Bank­ing on Dr Brown’s cure

Three-pronged strat­egy for build­ing on its re­tail base

Finweek English Edition - - Companies & markets - MICHAEL COUL­SON

WHEN MER­CAN­TILE LIS­BON Bank’s R555m rights is­sue was al­most to­tally ig­nored by mi­nori­ties in 2004 – tak­ing the hold­ing of the Por­tuguese Caixa Geral de De­pos­i­tos, which un­der­wrote the is­sue, to 91,75% – the mar­ket was in ef­fect say­ing that it didn’t think the trou­bled bank would sur­vive.

That wasn’t an un­rea­son­able as­sump­tion, given that bad debts of the old Bank of Lis­bon, con­trol of which Caixa ac­quired through its takeover of BNU, that com­pany’s own par­ent, had wiped out R1bn of share­hold­ers’ eq­uity. How­ever, it turned out to be pre­ma­ture.

Though re­sults are still far from sat­is­fac­tory the bank is back in profit. A share price of 33c, while off the year’s high of 38c, is al­most dou­ble the 18c at which the rights is­sue was pitched, let alone the sub­se­quent low of 11c. Most of the ben­e­fit, of course, ac­crues to Caixa, which in rand terms is show­ing a healthy profit on its in­vest­ment.

The rights is­sue was a core el­e­ment of the re­cap­i­tal­i­sa­tion and re­cov­ery strat­egy de­vised by CEO David Brown, who was in ef­fect in­stalled as a com­pany doc­tor by Caixa in 2003 though he joined full-time only with ef­fect from 31 March 2004. A year later a five-year plan was in­tro­duced, in­volv­ing both in­ter­nal and ex­ter­nal re­brand­ing and drop­ping the tainted “Lis­bon” from the com­pany’s name.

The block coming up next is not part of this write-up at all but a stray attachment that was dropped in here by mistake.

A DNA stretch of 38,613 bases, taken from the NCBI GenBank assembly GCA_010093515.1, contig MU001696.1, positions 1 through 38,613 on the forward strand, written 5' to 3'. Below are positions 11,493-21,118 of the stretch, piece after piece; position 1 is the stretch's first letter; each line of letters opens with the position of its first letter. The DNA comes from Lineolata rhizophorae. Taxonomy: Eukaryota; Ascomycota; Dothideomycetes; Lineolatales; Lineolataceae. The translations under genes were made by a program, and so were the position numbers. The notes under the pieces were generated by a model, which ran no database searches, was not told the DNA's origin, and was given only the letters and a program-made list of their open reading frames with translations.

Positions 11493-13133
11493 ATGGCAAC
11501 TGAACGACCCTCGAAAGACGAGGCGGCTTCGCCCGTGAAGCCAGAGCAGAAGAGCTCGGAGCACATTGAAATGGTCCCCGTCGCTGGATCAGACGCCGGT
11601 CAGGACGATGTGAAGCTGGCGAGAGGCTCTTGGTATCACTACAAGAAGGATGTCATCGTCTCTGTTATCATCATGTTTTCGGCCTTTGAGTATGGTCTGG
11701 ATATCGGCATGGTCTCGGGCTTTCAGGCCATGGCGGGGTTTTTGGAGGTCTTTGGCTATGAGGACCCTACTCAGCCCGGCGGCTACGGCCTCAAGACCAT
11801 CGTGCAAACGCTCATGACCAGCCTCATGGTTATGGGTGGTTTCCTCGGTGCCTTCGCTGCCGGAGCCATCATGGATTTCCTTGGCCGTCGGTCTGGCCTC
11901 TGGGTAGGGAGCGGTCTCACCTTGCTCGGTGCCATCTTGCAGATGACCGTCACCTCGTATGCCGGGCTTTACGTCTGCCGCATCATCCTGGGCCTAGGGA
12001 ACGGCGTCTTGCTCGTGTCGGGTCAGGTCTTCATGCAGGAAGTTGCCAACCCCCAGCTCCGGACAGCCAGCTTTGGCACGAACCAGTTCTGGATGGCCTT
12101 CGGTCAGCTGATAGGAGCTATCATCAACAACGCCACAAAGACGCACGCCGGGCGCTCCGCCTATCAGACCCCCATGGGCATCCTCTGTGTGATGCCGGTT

In 2003 and 2004 Mer­can­tile chalked up a com­bined loss of R270m. Helped by the re­cov­ery of loans pre­vi­ously im­paired, a head­line profit of R68m was re­ported in 2005, which ad­vanced fur­ther to R101m last year. How­ever, with a mas­sive 3,9bn shares in is­sue (some­thing else cry­ing out for at­ten­tion), head­line earn­ings per share were only 1,7c and 2,6c re­spec­tively in those years.

And there’s still some way to go. The cost:in­come ra­tio of 71% in 2006 was much bet­ter than 2005’s 91%, but the first hur­dle un­der the five-year plan is to bring it down to 60%. By most bank­ing stan­dards, even that will still be on the high side. And there’s still an ac­cu­mu­lated loss of R619m.

Mer­can­tile did bet­ter with its other tar­gets. Re­turn on eq­uity was 16,5% against the tar­get of at least CPIX + 10%, and re­turn on as­sets was 2,5%, against the tar­get 1%. Both those tar­gets will, as planned, be re­vis­ited this year.

One of Mer­can­tile’s prob­lems is that its pre­de­ces­sors pri­mar­ily served SA’s eth­nic Por­tuguese mar­ket. Brown points out that whereas in the Six­ties the clien­tele were first­gen­er­a­tion im­mi­grants, now their de­scen­dants are South Africans with a Por­tuguese cul­tural her­itage. Their ties to “Por­tuguese” in­sti­tu­tions have weak­ened.

Mer­can­tile can’t – and wouldn’t want to – jet­ti­son that mar­ket, es­pe­cially as a sub­sidiary of Por­tu­gal’s dom­i­nant bank. So the key is to try and keep that base but use it as a plat­form for ex­pan­sion into other ar­eas of busi­ness.

And Por­tuguese state-owned Caixa, whose growth op­por­tu­ni­ties in its home mar­ket are lim­ited, it­self has a strat­egy of in­ter­na­tional ex­pan­sion, par­tic­u­larly in ar­eas that were Por­tuguese colonies and where there are Por­tuguese-speak­ing pop­u­la­tions. SA still fits that tem­plate and Caixa has com­mit­ted it­self to re­main­ing the con­trol­ling share­holder.